PITTSBURGH — Joe Haden called it two years ago when the veteran cornerback practically sprinted to Pittsburgh shortly after the Cleveland Browns released him on the eve of the 2017 regular season.
“When I came here I didn’t think I was going to leave,” Haden said.
And he’s not. At least not for a while after signing a three-year, $32 million contract that runs through the 2021 season, a testament to the club’s faith the 30-year-old two-time Pro Bowler isn’t slowing down as he prepares for his 10th season. If he plays through the end of the deal — which Haden insists won’t be his last — he’ll be one of the most highly paid defensive backs in NFL history.
Not that Haden is thinking about the big picture. He’s well aware of the responsibility that comes with all those zeroes on his contract. It’s a responsibility he embraces.
“I’m just trying to continue to let everyone know I’m worth the money, that I’m worth the contracts that I’m getting,” Haden said. “So right now, it’s an honor, a pleasure to be up there with Champ (Bailey) and (Darrelle) Revis and guys like that. But for me still, I’m loving the game. Still trying to be the best I can be. Still trying to make Pro Bowls and All-Pros. I’m still excited. I’m still playing at a high level and the Steelers appreciate it.”
The seventh overall pick in the 2010 draft out of the University of Florida, Haden arrived in Pittsburgh trying to resurrect his career after seven productive but occasionally injury-plagued seasons with the Browns. He’s still never played a full 16-game schedule, but he’s appeared in 26 of a possible 32 games with the Steelers. He finished with two interceptions and 12 passes defensed — both team highs — and has taken on the role of elder statesman for a young secondary that currently doesn’t have any player with more than four years of experience.
“He knows how to go about doing business,” nickelback Mike Hilton said. “When you’ve got a guy like that in your room, you really look up to him and you know he’s going to lead the pack.”
Something Haden does in multiple ways. He’s not shy about sharing his opinions during film sessions but has also focused on his commitment to his body. He hired his own physical therapist while still with the Browns to help his legs deal with the mileage that comes from playing one of football’s most demanding positions.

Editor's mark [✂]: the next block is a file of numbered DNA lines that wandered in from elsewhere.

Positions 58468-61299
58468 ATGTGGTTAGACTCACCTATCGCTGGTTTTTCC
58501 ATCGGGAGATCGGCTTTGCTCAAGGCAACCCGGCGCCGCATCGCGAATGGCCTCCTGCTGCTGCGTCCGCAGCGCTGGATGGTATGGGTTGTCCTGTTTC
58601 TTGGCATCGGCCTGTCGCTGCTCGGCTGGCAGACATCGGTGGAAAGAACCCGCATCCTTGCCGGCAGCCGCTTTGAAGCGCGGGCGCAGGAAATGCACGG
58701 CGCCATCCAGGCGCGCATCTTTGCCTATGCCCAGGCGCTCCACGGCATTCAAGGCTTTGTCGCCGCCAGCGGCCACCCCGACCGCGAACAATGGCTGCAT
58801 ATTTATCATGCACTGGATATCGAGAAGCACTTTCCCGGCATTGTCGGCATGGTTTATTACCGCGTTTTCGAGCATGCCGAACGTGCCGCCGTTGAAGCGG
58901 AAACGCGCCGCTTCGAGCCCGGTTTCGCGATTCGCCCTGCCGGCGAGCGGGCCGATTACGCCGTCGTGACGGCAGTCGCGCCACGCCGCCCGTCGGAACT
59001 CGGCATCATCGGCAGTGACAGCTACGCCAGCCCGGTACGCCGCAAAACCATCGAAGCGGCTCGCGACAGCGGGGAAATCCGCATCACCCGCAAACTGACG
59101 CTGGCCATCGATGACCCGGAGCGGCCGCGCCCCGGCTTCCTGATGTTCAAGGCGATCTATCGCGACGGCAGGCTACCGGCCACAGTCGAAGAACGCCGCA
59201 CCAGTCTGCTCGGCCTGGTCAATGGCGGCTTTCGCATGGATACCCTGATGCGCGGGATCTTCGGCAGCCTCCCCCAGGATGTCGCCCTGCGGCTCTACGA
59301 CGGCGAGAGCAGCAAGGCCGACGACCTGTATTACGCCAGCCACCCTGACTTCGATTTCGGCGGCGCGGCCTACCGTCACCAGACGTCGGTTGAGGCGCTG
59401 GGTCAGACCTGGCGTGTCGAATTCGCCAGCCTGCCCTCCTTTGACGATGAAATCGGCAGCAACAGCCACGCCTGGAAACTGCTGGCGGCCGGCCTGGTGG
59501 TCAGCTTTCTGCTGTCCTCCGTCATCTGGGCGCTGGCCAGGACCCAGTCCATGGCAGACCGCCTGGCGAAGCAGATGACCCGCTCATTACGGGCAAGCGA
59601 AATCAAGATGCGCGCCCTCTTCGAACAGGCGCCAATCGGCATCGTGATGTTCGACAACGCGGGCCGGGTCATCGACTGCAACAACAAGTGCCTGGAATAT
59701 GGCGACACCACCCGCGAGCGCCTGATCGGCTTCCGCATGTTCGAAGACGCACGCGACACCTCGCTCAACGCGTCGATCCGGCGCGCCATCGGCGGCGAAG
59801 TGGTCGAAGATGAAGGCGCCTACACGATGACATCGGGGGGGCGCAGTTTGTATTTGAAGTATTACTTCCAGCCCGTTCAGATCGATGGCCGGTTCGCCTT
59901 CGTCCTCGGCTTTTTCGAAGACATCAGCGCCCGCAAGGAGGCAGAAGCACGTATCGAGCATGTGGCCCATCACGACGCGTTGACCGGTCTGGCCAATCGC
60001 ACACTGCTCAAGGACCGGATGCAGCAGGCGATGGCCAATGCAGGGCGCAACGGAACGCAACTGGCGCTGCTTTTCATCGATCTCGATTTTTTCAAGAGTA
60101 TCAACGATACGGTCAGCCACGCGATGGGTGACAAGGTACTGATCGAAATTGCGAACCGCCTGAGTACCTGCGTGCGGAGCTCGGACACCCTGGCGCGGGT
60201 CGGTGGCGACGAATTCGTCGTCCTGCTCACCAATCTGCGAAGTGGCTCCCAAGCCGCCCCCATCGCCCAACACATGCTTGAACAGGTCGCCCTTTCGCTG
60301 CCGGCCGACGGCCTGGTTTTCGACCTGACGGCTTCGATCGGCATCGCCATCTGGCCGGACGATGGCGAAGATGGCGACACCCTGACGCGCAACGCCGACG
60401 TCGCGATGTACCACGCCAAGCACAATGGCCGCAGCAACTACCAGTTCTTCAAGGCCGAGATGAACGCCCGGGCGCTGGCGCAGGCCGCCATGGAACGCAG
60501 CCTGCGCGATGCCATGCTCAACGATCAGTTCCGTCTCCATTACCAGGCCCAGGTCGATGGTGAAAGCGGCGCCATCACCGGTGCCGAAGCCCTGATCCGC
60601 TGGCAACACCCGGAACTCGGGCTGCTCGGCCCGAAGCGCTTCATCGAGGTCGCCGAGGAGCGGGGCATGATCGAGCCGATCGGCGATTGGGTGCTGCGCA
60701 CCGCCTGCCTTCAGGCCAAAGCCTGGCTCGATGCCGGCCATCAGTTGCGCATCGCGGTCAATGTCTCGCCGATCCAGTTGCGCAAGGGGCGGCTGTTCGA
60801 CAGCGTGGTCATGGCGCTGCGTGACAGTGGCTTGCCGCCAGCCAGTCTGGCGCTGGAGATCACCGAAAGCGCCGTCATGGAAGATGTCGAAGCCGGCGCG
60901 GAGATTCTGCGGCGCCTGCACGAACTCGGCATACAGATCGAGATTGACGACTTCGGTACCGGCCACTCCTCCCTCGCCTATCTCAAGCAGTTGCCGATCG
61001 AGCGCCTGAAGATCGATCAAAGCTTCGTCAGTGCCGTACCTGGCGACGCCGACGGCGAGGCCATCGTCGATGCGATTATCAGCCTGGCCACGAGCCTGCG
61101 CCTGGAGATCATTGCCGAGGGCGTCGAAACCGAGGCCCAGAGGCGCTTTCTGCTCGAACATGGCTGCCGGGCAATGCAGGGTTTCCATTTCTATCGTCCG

“If you can’t run, that’s going to be the first thing out the door,” Haden said. “So when I got him, it just was able help my speed with my hamstring, with my groin. I would say that four years ago was when I really, really started taking care of my body and being able to come into the season better than when I left.”
A better understanding of when to push it and when to hold back helps. Haden spent most of training camp dealing with a minor ankle injury. Asked if there was a time earlier in his career when he would have tried to play through it to show the coaching staff he was ready for the regular season, Haden nodded and said “probably.”
“I think that’s another thing I think with the (training) staff,” Haden said. “Them just knowing, like, ‘All right Joe, if it’s going to take you another week during preseason it’s not really worth trying to get you out there.’ It’s a little bit of both of us working together. I think they just know what they can get out of me and then they know I’m a professional and I’m ready to go.”
Pittsburgh will need Haden to be ready to go with a visit to New England looming in the opener. Haden played his best game of 2018 in a victory over the Patriots last December, picking off Tom Brady and racking up a dozen tackles. He’s fine with beginning the year on the road against the defending Super Bowl champions in what he sees as a litmus test for both his team and his own unique set of skills, skills that remain sharp as he eyes a second decade in the NFL.
“I think just above the neck I’m mentally ready,” Haden said. “Physically I have the right tools and the right people in place to keep playing at this high level.”